Put simply, there are many more ways to be successful, so that many more students are successful. This mixed ability, multi-dimensional approach means that success was an option for all students. It gives them access to university and to higher-level jobs, and it allows many to plan mathematical careers. Such results are not usually achieved in urban schools in the US or England. I hope that English schools may benefit, too, from this approach, though I fear that UK politicians' blind commitment to setting will make this difficult.

- Why Common Core is Good

Too often, it has been "plug and chug" math. In this approach, math is a bunch of memorized rules that don't make much sense. Follow the rules, and you will get the right answer. Do something different, and you're likely to get it wrong. "Analytical thinking" consists of figuring out which rule to apply. There is limited need for originality, explanations, or even genuine understanding. Learning enough rules will allow you to solve the problems you are given. Do this for enough years, and you may firmly believe that this is what mathematics actually is. If your kids are asked to do something different, you may be up in arms.

Math as rules starts early. Kids learn in elementary school that you can "add a zero to multiply by ten." And it's true, 237 x 10 = 2370. Never mind why. But then when kids learn decimals, the rule fails: 2.37 x 10 is not 2.370. One approach is to simply add another rule. But that's not the best way.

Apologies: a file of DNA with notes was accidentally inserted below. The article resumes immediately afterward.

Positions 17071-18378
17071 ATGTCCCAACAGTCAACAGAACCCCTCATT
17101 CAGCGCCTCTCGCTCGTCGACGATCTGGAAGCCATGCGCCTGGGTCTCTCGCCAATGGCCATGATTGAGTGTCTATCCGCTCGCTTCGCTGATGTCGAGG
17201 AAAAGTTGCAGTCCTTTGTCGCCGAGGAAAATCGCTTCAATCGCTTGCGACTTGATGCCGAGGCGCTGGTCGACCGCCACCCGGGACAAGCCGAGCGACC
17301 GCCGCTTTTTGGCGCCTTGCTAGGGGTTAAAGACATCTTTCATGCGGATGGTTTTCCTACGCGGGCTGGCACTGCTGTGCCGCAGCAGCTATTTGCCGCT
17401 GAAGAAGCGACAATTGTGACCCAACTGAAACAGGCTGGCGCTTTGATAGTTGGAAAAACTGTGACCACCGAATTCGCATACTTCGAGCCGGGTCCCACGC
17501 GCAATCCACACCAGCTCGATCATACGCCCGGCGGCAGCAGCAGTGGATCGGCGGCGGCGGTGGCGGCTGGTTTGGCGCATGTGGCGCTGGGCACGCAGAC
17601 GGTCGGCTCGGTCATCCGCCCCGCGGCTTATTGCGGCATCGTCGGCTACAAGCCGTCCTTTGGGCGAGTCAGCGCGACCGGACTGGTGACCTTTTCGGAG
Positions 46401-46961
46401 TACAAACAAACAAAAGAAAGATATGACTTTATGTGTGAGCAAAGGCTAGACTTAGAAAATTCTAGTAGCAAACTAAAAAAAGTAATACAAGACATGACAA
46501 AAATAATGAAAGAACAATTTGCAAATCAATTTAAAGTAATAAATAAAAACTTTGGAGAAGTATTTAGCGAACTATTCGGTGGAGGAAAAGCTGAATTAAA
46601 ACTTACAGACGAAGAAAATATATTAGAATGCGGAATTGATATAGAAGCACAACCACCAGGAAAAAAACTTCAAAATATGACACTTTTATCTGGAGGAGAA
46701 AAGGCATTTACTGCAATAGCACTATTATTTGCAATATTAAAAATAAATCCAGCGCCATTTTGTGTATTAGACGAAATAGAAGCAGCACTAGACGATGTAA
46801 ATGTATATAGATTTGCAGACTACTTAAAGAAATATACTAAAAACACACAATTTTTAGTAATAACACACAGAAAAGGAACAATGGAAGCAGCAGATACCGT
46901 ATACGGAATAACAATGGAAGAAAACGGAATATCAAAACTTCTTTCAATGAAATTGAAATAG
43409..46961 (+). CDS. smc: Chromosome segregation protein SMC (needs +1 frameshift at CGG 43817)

Common Core saves us from plug-and-chug. In fact, math is based on a collection of ideas that do make sense. The rules come from the ideas. Common Core asks students to learn math this way, with both computational fluency and understanding of the ideas.

Learning math this way leads to deeper understanding, obviates the need for endless rule-memorizing and provides the intellectual flexibility to apply math in new situations, ones for which the rules need to be adapted. (It's also a lot more fun.) Combining computational fluency with understanding makes for problem solvers who can genuinely use their math. This is what businesses want and what is necessary to use math in a quantitative discipline.